Energy can be felt and experienced, but not seen. That is both its power and its Achilles heel.
Energy medicine has been practised in ancient cultures for thousands of years. The philosophy is that when energy is blocked or unbalanced, the body will develop symptoms of dis-ease. Since the condition originates in the energy system, that’s what is treated. Acupuncture is one of the more familiar examples of this approach.
In Western culture, we are schooled to discount the energetic aspects of our existence. This leaves many people playing the game of life with a poor hand, the best cards still left in the box.
One of the Western versions of energy medicine is known as energy psychology. Before actually having a personal experience with it, most people would want to know who says it works and how it’s useful. Fair enough.
So where’s the evidence?
Energy psychology has been called “acupressure for the emotions.” By tapping energy points on the surface of the skin while focusing the mind on specific psychological problems or goals, the brain’s electrochemistry can be shifted. Shifts typically occur more rapidly than with traditional talk therapy. This one-minute news clip from April 2017 reports on research at Bond University in Australia using EFT tapping to reduce food cravings.
The next video demonstrates the results of using energy psychology with a much more debilitating condition. In March 2008, eleven military veterans or family members, all with PTSD, participated in a pilot program where each received 10 to 15 hours of EFT, over a 5-day period at a location in San Francisco. This is a 10-minute excerpt from a full-length documentary film, “OPERATION: Emotional Freedom.”
The next video shows EFT in action after a natural disaster. The Philippines typhoon of November 2013 has been described as “one of the most intense tropical cyclones on record.” The landscape and the people were devastated. Sebastiaan van der Schrier, who specializes in dealing with social anxiety, went to help children release the trauma they experienced, train Filipino psychologists in EFT, and build sustainable buildings including schools. This video was made as a fundraiser and I’m not showing it to solicit funds, but because it’s an excellent demonstration of how EFT can be applied in large-scale disasters.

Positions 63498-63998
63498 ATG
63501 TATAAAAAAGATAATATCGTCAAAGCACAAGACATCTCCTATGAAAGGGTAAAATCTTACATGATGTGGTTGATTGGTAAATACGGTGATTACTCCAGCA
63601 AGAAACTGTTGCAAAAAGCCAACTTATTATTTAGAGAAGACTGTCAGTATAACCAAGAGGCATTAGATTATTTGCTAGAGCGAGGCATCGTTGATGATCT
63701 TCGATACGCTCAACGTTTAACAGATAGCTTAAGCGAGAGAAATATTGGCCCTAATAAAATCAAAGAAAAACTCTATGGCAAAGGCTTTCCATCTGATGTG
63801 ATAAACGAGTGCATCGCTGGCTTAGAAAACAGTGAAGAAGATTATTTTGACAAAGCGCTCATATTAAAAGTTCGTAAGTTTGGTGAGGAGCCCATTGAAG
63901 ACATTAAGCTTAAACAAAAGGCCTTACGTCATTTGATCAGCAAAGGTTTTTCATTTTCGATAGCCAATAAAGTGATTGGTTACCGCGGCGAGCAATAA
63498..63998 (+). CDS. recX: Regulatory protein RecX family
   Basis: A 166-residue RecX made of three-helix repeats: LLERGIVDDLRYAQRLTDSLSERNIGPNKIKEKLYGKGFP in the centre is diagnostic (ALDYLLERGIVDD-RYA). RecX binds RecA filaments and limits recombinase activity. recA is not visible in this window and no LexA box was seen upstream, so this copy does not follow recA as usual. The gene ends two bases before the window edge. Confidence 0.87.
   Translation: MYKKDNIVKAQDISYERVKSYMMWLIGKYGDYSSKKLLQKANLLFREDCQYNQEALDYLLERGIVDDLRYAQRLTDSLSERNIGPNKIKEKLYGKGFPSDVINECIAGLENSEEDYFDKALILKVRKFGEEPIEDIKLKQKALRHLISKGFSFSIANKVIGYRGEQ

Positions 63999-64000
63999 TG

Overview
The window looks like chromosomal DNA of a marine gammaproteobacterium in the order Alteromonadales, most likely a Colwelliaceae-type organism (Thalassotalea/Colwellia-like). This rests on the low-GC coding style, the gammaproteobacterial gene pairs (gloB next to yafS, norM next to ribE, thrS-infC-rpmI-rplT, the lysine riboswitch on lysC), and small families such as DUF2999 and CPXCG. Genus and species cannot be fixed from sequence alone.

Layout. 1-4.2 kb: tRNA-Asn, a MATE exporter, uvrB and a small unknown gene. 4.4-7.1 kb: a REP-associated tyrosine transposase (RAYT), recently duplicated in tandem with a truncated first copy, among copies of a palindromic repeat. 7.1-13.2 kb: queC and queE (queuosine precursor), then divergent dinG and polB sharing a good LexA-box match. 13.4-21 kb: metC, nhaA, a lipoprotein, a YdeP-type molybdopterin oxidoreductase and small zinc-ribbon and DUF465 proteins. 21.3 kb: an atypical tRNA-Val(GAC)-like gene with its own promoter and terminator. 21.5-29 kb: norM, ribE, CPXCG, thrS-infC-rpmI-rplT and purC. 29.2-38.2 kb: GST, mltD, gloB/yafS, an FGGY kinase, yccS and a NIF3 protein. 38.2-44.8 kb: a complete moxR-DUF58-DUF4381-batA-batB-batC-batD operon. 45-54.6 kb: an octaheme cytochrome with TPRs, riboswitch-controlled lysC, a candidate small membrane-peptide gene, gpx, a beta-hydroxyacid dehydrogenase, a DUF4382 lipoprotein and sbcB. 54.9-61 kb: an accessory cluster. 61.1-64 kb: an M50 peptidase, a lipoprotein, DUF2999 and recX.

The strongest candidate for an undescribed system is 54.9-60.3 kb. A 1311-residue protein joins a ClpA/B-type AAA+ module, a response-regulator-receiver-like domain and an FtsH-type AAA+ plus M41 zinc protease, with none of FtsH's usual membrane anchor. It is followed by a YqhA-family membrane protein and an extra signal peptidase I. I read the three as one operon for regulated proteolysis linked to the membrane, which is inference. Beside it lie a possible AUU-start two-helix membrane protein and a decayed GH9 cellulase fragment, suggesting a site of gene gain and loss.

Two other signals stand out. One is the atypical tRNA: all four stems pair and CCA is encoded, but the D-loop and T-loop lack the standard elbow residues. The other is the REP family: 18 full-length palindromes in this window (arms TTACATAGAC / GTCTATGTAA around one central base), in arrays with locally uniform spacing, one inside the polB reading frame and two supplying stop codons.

On May 31, 2017 in a Huffpost article, psychologist Dawson Church reported on a research review of the use of EFT to treat anxiety. He concludes his report by saying, “…the meta-analysis advocates EFT as a safe, simple, evidence-based self-help method that can be used alongside conventional psychological and medical care.”
Energy Psychology Journal is a peer-reviewed professional journal dedicated to reporting developments in the field of energy psychology (EP) that are of interest to healthcare professionals and researchers.
“Acupoint Stimulation in Treating Psychological Disorders: Evidence of Efficacy” was published in 2012 by the American Psychological Association.
ACEP (Association for Comprehensive Energy Psychology) has an extensive research section on its website. ACEP represents all types of energy psychology, so you’ll find more than tapping discussed. According to its downloadable fact sheet, over 100 research studies, review articles and meta-analyses have been published in professional, peer-reviewed journals. This includes 45 randomized controlled trials and 39 outcome studies, 98% of which show positive results. There have also been 4 meta-analyses, 5 systemic reviews and hundreds of case studies. And here’s what you’ll find at the ACEP blog about energy psychology research.
The research section of EFTuniverse contains an extensive listing in several categories. When you scroll down, you’ll come to a section about opposing viewpoints and some rebuttals. Here’s part of that commentary.
Skeptical and Opposing Viewpoints
…EFT’s combination of Western psychotherapy and acupuncture is controversial. Any new therapy faces an uphill journey to acceptance, since research funding goes to established methods…This results in a “translational gap,” a very long lag between the discovery of effective new therapies, and their implementation in primary care. According to a US government analysis, the translational gap averages 17 years (Institute of Medicine, 2001). Only 20% of new therapies succeed in crossing what the report calls a “quality chasm”; the benefits of the remaining 80% are forever lost to patients.
While the skeptics are successful in blocking the majority of new treatments, it is our goal to see that the millions of people suffering from devastating conditions such as PTSD and major depression have EFT as an option in primary care. Below is a selection of articles published in peer-reviewed journals that criticize EFT. You can decide on their merits for yourself.
For more about how energy psyhology can be used, here are some previous blogs…
I like that you can learn and use many energy psychology modalities yourself. Probably not if you have PTSD, but it’s certainly worth a try if you are craving food or feeling anxiety. It doesn’t cost anything to experiment!